While the common church has mistaken many “hows” for the “goal,” Figure 5.6 is the goal against which the uncommon church will be measured. In our commissioning, Jesus has handed us a different measuring stick.

Figure 5.6 The Goal of a Church

The goal of a church is …

To make active, ongoing learners.

(i.e. learning about a heavenly Father who loves them, sacrificed his Son for them and who wants to reunite and empower them.)

Jesus wants the uncommon church to focus upon reuniting his wayward offspring with him by making active, ongoing learners about his great love, sacrifice and future for them. And so, be careful not to make some of the following common missteps.

  • Teaching without learning: If a church is teaching many people, but few are actively learning over a long period of time, the church is not “making active, ongoing learners.”
  • Having learned once, but not learning now: If a person has learned once, perhaps in the past at school or as a child but is not learning now, then the church is not “making active, ongoing learners.”
  • Baptizing without ongoing learning: And, if the church is baptizing many souls, but there is little ongoing education about what it means to follow Christ, then that church is not “making active, ongoing learners.”

In the next chapter we will learn “HOW” to make learners. But, in this chapter we have seen the “WHY” is because nurturing “learners” is the goal of the Great Commission that Christ has given us.

Download the chapter here:  book-whitesel-excerpt-cure-chpt-5-why-learners

Footnotes:

[i] Walter Bauer, trans. William F. Arndt and F. Wilbur Gingrich, A Greek-English Lexicon of the New Testament and Other Early Literature (Chicago: University of Chicago Press, 1957), pp. 486-487.

[ii] Donald McGavran, Effective Evangelism: A Theological Mandate (Phillipsburg, NJ: Presbyterian & Reformed Pub. Co., 1988), p. 17.

[iii] Eddie Gibbs, Body Building Exercises for the Local Church (London: Falcon Press, 1979), p. 74.

[iv] James F. Engel, Contemporary Christian Communications: Its Theory and Practice (New York: Thomas Nelson Publishers, 1979), 66.

[v] The “ongoing” emphasis in making disciples is created by both the preface of Matthew 28:18-20 (whereby Jesus declares his command is a result of non-temporal authority, v. 18) and by the aorist tense of make disciples, which can convey the sense of an action that should commence at once.

[i]I am not saying that winning souls to Christ is not important and central to God’s mission, for it is. As I have stated in the first chapters of this book (and in every one of my previous nine books) reuniting wayward offspring to their heavenly Father so they can receive salvation from their sin, gain new purpose and enter eternal life is the mission of God (i.e. missio Dei) in which we are called to participate (Matt. 28:19-20). However, the point I am making here is that “winning souls” is a supernatural connection that though we can help facilitate, is something only God can accomplish (see for instance Acts 2:47 where Luke writes, “The Lord added daily to the community those who were being saved”). Jesus, in the Great Commission of Matthew 28:19-20, gives his church not the task of soul-saving (he reserves that right for himself), but rather gives the church the task of “making learners about him.” If a church is making learners about God, then he can supernaturally connect with them through their growing knowledge of his love and bring them into a reconciled relationship with himself. Thus, in this chapter I will show that “making learners of Christ” is the task for which the church should aim, and when we connect people with their loving Father this way, he can add “daily to the community those who were being saved.”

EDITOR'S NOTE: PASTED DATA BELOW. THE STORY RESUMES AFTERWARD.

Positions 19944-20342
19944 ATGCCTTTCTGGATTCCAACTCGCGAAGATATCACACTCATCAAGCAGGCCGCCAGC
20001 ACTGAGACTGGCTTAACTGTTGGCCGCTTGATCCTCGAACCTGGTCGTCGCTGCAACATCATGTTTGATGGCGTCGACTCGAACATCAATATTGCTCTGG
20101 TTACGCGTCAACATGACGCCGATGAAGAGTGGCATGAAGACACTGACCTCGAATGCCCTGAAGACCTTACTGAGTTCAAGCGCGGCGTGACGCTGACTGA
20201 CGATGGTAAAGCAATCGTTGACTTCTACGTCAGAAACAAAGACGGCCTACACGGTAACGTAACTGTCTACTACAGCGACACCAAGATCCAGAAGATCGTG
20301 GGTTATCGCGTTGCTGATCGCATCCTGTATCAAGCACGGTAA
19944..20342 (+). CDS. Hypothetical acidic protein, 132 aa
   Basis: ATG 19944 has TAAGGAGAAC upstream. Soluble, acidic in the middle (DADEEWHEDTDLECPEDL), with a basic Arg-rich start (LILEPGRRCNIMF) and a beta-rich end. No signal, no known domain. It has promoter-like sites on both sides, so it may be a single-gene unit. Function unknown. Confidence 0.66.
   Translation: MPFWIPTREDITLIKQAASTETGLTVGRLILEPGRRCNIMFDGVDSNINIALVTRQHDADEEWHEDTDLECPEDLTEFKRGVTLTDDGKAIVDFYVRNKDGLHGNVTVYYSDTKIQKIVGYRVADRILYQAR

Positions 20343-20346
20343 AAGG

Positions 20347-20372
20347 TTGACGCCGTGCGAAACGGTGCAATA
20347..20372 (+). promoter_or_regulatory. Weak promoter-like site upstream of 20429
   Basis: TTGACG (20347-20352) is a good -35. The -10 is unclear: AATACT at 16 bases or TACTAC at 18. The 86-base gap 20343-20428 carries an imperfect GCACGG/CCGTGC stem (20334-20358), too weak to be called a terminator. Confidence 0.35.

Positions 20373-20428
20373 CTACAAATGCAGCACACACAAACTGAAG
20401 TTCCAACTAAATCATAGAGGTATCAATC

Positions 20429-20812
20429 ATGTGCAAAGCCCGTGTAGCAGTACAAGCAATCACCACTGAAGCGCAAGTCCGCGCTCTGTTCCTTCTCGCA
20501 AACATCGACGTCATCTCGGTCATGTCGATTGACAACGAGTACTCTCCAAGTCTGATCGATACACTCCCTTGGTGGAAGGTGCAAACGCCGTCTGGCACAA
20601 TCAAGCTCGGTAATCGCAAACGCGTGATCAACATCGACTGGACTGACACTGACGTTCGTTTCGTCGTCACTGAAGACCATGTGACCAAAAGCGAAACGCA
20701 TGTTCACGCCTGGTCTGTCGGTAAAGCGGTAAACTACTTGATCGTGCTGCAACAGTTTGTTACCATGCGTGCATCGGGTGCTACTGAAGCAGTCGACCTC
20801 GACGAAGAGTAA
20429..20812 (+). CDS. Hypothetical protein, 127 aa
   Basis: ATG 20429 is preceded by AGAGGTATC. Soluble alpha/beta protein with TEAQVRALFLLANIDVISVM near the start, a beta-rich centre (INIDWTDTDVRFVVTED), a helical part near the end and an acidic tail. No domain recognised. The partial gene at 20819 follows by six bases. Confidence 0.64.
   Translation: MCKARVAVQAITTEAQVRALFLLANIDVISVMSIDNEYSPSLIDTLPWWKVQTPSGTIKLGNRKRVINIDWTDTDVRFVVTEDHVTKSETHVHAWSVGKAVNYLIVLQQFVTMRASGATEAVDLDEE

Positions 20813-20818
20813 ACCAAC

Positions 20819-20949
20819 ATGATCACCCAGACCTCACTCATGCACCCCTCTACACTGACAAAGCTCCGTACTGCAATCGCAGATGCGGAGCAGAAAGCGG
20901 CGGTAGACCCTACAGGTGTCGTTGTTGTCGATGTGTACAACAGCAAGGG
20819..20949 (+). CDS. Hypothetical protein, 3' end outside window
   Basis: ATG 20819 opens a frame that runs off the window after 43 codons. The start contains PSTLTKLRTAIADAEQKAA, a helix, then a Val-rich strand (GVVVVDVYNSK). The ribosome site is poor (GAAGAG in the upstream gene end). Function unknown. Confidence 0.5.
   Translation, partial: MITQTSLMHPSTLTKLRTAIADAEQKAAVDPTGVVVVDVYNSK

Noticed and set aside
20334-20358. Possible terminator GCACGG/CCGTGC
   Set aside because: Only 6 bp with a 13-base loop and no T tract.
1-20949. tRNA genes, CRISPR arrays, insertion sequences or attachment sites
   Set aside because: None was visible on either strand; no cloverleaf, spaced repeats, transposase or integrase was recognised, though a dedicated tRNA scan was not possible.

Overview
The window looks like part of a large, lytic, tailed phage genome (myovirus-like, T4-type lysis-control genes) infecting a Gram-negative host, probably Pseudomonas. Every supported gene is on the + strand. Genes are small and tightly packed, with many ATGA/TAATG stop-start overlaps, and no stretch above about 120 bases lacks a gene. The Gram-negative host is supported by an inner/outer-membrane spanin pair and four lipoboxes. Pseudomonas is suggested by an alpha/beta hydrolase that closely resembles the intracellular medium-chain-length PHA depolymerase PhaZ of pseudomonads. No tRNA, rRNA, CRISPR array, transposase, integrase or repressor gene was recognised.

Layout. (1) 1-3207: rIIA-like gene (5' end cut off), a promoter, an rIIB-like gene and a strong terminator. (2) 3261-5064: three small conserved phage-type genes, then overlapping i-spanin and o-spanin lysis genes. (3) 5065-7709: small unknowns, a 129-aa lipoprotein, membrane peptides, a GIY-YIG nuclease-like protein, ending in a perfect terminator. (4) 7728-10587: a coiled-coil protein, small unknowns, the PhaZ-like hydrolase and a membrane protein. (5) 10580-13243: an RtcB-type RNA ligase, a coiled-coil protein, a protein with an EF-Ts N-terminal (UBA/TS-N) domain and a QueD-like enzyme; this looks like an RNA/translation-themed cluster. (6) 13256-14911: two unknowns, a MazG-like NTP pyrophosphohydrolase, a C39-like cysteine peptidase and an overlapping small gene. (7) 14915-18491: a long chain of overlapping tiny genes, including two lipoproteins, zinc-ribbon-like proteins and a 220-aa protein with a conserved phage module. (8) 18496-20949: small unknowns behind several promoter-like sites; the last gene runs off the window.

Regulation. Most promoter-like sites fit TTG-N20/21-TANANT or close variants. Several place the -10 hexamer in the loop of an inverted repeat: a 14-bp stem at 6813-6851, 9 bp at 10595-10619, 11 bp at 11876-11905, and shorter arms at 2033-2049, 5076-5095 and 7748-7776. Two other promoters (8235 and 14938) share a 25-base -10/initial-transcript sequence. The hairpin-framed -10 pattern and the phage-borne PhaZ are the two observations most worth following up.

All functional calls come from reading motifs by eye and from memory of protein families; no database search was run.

[ii] David Bosch has rightly pointed out that you cannot fully understand the Great Commission of Matthew 28:19-20 without an understanding of Matthew’s gospel as a whole. The reader who wants a fuller appreciation for the power and influence of the Great Commission in context should see David J. Bosch’s chapter “Matthew: Mission as Disciples-Making” in Transforming Mission: Paradigm Shifts in Theology of Mission, 20th ed. (Maryknoll, NY: Orbis Books, 2005), pp. 56-83.

[iii] Hudson Taylor quoted by Stan Toler, Practical Guide to Solo Ministry: How Your Church Can Thrive When You Lead Alone (Indianapolis: Wesleyan Publishing House, 2008), p. 136; C. T. Studd quoted by David l. Marshall, To Timbuktu and Beyond: A Missionary Memoir (New York: Thomas Nelson, 2010), p. 87; William Carey quoted by A. Scott Moreau, Gary B. McGee and Gary R. Corwin in Introducing World Missions: A Biblical, Historical and Practical Survey (Grand Rapids, MI: Baker Academic, 2004), p. 201; and C. S. Lewis, The Complete C. S. Lewis (New York: HarperOne, 2002), p. 96.